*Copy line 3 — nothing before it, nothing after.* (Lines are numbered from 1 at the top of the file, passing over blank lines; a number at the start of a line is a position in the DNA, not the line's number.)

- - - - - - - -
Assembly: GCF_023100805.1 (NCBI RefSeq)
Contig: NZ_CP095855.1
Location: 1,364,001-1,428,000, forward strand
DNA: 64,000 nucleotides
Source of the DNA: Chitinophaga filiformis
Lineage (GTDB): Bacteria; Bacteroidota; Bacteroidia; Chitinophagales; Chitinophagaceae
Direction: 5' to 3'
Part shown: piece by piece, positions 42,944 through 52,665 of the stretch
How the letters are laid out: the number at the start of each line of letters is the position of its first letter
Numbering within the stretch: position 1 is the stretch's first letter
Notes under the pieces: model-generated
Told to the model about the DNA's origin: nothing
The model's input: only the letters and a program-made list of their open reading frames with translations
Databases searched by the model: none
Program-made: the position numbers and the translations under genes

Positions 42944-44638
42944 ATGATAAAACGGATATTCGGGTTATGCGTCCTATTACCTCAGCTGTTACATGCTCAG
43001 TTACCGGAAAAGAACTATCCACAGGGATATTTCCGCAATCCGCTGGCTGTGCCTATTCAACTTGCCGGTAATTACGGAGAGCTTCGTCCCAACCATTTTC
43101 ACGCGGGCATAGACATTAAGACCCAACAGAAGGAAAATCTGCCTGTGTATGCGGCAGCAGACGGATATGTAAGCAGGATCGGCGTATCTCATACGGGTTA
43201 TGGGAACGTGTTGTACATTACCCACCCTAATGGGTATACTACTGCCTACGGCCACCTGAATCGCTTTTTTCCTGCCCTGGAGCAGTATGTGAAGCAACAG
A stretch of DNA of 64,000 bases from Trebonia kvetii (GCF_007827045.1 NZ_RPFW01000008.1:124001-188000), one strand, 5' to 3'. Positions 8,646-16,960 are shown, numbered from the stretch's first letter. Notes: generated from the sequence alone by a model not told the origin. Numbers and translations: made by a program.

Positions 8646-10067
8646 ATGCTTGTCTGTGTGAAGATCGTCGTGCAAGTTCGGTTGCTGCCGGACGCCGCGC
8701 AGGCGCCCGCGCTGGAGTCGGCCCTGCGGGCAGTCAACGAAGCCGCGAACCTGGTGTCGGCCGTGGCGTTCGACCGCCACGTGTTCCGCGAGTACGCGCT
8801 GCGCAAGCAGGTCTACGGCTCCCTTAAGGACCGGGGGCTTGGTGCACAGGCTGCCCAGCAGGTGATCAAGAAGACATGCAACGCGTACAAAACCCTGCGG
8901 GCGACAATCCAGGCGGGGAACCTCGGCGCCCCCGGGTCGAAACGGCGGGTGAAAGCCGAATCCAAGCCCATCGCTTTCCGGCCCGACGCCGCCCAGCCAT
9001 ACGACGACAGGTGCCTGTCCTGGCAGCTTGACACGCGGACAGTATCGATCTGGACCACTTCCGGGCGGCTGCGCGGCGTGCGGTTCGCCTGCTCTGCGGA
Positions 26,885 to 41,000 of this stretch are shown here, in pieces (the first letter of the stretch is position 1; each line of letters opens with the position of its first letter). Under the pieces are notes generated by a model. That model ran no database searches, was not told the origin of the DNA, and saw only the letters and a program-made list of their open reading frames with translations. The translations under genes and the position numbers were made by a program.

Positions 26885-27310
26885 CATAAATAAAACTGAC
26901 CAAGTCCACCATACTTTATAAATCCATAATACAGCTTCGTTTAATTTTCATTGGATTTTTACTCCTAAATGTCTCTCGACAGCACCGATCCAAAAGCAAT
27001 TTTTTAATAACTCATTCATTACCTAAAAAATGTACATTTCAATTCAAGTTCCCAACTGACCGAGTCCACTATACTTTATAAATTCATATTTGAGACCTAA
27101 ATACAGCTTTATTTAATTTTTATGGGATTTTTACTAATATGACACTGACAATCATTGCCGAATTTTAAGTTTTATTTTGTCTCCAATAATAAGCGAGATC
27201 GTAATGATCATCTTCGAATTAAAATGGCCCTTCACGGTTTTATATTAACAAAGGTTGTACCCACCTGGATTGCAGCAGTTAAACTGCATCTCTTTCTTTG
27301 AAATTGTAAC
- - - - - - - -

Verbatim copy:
Location: 1,364,001-1,428,000, forward strand